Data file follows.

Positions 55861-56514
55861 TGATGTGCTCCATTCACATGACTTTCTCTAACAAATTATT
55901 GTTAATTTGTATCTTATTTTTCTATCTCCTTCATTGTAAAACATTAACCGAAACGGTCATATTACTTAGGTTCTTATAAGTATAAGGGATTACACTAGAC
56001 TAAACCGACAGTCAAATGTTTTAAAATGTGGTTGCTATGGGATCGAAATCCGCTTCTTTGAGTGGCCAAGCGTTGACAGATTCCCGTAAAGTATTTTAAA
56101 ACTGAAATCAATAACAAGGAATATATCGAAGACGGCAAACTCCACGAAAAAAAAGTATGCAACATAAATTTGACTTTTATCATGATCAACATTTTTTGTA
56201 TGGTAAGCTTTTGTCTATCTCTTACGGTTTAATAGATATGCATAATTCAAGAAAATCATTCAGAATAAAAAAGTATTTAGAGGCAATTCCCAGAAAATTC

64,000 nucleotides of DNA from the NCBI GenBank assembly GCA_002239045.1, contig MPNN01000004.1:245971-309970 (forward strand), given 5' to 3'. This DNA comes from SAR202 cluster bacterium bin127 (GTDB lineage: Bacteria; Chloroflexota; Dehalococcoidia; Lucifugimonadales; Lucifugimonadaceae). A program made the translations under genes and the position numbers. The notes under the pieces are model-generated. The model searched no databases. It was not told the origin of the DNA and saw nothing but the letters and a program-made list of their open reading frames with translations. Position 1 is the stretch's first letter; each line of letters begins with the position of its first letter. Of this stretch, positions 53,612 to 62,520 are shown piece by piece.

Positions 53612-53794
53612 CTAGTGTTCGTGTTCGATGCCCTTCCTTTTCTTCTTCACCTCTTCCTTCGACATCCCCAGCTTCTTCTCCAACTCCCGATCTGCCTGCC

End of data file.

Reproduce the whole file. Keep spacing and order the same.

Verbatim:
Positions 55861-56514
55861 TGATGTGCTCCATTCACATGACTTTCTCTAACAAATTATT
55901 GTTAATTTGTATCTTATTTTTCTATCTCCTTCATTGTAAAACATTAACCGAAACGGTCATATTACTTAGGTTCTTATAAGTATAAGGGATTACACTAGAC
56001 TAAACCGACAGTCAAATGTTTTAAAATGTGGTTGCTATGGGATCGAAATCCGCTTCTTTGAGTGGCCAAGCGTTGACAGATTCCCGTAAAGTATTTTAAA
56101 ACTGAAATCAATAACAAGGAATATATCGAAGACGGCAAACTCCACGAAAAAAAAGTATGCAACATAAATTTGACTTTTATCATGATCAACATTTTTTGTA
56201 TGGTAAGCTTTTGTCTATCTCTTACGGTTTAATAGATATGCATAATTCAAGAAAATCATTCAGAATAAAAAAGTATTTAGAGGCAATTCCCAGAAAATTC

64,000 nucleotides of DNA from the NCBI GenBank assembly GCA_002239045.1, contig MPNN01000004.1:245971-309970 (forward strand), given 5' to 3'. This DNA comes from SAR202 cluster bacterium bin127 (GTDB lineage: Bacteria; Chloroflexota; Dehalococcoidia; Lucifugimonadales; Lucifugimonadaceae). A program made the translations under genes and the position numbers. The notes under the pieces are model-generated. The model searched no databases. It was not told the origin of the DNA and saw nothing but the letters and a program-made list of their open reading frames with translations. Position 1 is the stretch's first letter; each line of letters begins with the position of its first letter. Of this stretch, positions 53,612 to 62,520 are shown piece by piece.

Positions 53612-53794
53612 CTAGTGTTCGTGTTCGATGCCCTTCCTTTTCTTCTTCACCTCTTCCTTCGACATCCCCAGCTTCTTCTCCAACTCCCGATCTGCCTGCC